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Last Updated: Tuesday, 29 April, 2003, 14:15 GMT 15:15 UK
Aquarium shells out for salt water
The aquarium's octopus needs clean water every day

Staff at an aquarium in Cornwall are having to make their own salt water because local seawater has been contaminated by toxic algae.

The Blue Reef Aquarium in Newquay uses pumps to bring in water directly from the sea for its tanks.

However, the pumps have had to be switched off after the discovery of red blooms of algae at the site where it pumps water from, which can be extremely toxic to some marine life.

The algae bloom appears to be dispersing and it is hoped the aquarium will be able to switch its pumps back on within a few days.

Clean water

The bloom was first noticed at the end of last week. Managers then immediately switched off the pumps.

Most of the species in the facility can survive many days without a water change.

But some species constantly need clean water because they are very sensitive or simply produce too much waste.

Matt Slater of the aquarium said: "What we've done is reduce the amount of food to animals here so it reduces the amount of waste the fish produce.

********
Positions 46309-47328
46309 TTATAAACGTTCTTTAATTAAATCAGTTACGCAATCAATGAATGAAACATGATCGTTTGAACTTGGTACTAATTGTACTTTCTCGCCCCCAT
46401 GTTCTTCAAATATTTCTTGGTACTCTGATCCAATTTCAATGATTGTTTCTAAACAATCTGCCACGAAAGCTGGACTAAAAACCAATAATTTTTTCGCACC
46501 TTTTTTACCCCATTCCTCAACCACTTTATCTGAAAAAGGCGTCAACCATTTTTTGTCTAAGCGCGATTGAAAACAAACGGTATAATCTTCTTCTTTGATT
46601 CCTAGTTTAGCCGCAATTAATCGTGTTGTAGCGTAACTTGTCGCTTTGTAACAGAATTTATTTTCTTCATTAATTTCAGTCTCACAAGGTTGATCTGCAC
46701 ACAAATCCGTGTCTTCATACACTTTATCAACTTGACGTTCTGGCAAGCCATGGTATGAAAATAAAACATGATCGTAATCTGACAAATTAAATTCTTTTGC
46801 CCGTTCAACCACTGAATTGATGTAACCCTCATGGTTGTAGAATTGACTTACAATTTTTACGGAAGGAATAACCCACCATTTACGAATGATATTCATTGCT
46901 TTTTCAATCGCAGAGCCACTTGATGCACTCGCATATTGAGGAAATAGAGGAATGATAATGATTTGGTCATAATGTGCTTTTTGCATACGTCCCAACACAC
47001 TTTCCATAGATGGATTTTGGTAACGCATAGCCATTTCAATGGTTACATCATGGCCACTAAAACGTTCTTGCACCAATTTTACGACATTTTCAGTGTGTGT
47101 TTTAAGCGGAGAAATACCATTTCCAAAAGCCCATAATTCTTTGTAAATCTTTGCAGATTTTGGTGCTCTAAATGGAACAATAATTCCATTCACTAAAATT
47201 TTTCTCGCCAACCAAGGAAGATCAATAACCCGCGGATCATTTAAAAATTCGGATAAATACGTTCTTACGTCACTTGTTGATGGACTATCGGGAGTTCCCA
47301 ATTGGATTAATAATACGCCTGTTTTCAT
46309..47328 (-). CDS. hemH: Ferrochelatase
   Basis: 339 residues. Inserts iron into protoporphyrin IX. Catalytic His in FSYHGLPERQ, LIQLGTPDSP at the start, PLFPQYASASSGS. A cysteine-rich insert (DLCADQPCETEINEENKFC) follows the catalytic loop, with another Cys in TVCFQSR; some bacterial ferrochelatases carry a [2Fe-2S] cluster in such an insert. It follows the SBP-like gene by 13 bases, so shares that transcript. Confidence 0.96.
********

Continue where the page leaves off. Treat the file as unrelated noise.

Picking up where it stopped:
"We have also reduced the amount of water changes we do on all except the most seriously affected fish."

Salt poured into water
Staff are making their own salt water

Three-week-old sea horses at the aquarium are part of an important breeding programme. They are very vulnerable and need constant clean water.

The aquarium's Giant Pacific Octopus also needs clean water every day, simply because it eats so much and produces a lot of waste.

To help with some water changes, staff are having to mix up their own seawater using dried sea salt.

Matt Slater said: "It has to be the correct salinity or it can harm the creatures you are keeping.

"Giving them too much or too little can actually kill them. It's quite a time consuming process - and expensive."

Plans to bring in seawater via tanks from other coastal areas were being discussed.

These have been put on hold since the bloom has started to disperse.

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